The Lancet commission shows how Trump delivered the coup de grâce to a population already living shorter, less happy lives than people in other G7 nations like Canada. If Americans had continued to enjoy the average life expectancy of those nations — in 2018 alone, well before the pandemic — America’s population would have been 461,000 higher than it was.

“To put this number in context,” the commission says, “the number of missing Americans each year is more than the total number of COVID-19 deaths in the U.S. in all of 2020.”

And the people who die early tend to be Trump’s supporters. The commission looked at counties in which more than 60 per cent of people voted for Trump or Clinton in 2016. In 1980, pro-Trump counties had higher life expectancies than the pro-Clinton counties. By 2014, life expectancies in the Trump counties were two years shorter than the Clinton counties.

Dying to support austerity

Grotesquely, such impoverished white voters have tended for 40 years to vote for Republican austerity policies, “swayed by their misperception that progressive economic policies mainly benefit people of colour.”

This con game has been in place since the 17th century, when British colonial landowners persuaded poor whites that however wretched they might be, they were superior to Black slaves.

The Jan. 6 Capitol riot shocked the world, with all of five deaths. The commission notes that Trump’s policies were responsible for far more deaths. “The global COVID-19 pandemic has had a disproportionate effect on the USA, with more than 26 million diagnosed cases and over 450,000 deaths as of early February 2021, about 40 per cent of which could have been averted had the U.S. death rate mirrored the weighted average of the other G7 nations.”

That means some 180,000 Americans — disproportionately people of colour and low-income — died not from COVID-19 so much as from policy. Never mind the 22,000 killed by his environmental deregulation, or the many thousands killed overseas by Trump’s cuts to global health programs.

Between the pandemic and other causes of excess mortality, the U.S. life expectancy fell by a full year in the first six months of 2020. American lives are likely even shorter now, and life expectancy will continue to fall until the underlying social conditions are remedied.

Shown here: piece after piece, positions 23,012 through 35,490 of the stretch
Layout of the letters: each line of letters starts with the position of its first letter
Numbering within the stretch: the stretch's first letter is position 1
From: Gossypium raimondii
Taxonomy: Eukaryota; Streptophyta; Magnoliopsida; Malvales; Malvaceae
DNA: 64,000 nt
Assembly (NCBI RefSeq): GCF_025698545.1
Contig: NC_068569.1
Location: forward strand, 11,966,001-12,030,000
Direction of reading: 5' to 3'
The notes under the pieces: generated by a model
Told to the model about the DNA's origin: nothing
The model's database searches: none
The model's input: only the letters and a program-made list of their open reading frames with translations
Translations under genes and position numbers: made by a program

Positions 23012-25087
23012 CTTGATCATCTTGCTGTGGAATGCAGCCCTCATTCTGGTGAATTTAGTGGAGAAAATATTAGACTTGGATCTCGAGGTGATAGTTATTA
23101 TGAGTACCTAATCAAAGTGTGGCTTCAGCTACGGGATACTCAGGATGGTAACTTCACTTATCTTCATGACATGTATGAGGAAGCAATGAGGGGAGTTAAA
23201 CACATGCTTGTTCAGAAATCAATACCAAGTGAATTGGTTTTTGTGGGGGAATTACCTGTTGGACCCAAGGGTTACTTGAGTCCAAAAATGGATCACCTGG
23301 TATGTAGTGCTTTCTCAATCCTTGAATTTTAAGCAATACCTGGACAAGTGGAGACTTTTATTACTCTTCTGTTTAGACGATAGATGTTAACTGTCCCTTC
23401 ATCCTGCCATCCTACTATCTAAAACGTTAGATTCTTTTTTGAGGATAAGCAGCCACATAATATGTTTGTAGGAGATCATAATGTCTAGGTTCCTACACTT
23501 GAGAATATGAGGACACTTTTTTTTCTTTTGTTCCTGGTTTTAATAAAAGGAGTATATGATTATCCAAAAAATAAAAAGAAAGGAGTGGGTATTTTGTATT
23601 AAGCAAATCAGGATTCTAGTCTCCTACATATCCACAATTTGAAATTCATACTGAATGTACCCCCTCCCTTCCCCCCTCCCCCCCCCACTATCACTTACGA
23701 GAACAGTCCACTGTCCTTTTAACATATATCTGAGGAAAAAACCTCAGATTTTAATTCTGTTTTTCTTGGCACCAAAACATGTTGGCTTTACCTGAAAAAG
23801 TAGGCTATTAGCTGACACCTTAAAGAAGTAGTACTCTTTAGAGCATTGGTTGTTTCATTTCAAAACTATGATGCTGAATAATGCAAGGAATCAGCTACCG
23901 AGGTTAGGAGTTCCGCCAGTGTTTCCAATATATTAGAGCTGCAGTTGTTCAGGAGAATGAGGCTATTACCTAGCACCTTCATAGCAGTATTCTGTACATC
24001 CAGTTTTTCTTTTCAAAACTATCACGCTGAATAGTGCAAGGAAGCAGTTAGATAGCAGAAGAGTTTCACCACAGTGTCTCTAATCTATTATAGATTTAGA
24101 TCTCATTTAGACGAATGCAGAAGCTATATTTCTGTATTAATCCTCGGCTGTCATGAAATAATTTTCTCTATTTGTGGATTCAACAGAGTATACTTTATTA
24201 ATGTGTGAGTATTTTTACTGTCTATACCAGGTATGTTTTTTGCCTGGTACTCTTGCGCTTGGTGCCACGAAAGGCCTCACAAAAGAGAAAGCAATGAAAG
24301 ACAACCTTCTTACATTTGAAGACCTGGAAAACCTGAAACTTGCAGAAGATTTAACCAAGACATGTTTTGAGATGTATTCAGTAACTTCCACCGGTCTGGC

“Many of president Trump's policies have yet to extract their full toll of ill-health,” the commission says. “Some of the damage, as in the case of climate change, will last generations.”

Making future Trumps impossible

When 40 years of neoliberal policies have caused so many people’s deaths, actually trying and convicting Trump seems as pointless as the medieval practice of trying pigs for their crimes. Jailing him would be no deterrent to future Trumps.

Far better to make such Trumps impossible, as the Lancet commission recommends. By taxing the rich “and using the proceeds to strengthen social, education, nutrition and health programs.” By creating single-payer health-care systems around the world and ending oppression of communities of colour. By equality of access to the ballot box and the classroom. By reducing military spending and investing the money in health, environment, science and foreign aid, where it will earn a far better return.

Like invasive weeds, future Trumps might still sprout in such a world. But they would find themselves in a healthy ecosystem that would give intruders no space to prosper.

That ecosystem would also make it far harder, if not impossible, for future pandemics to gain a foothold. The viruses would stay in their undisturbed forests. Bacteria and viruses that did attack us would be bluntly repelled by healthy, well-prepared populations, whether in Canada or Africa.

Perhaps such a strong, prepared world seems unlikely. So did a world ruled by Donald Trump.  [Tyee]

Read more: Health, Politics, Coronavirus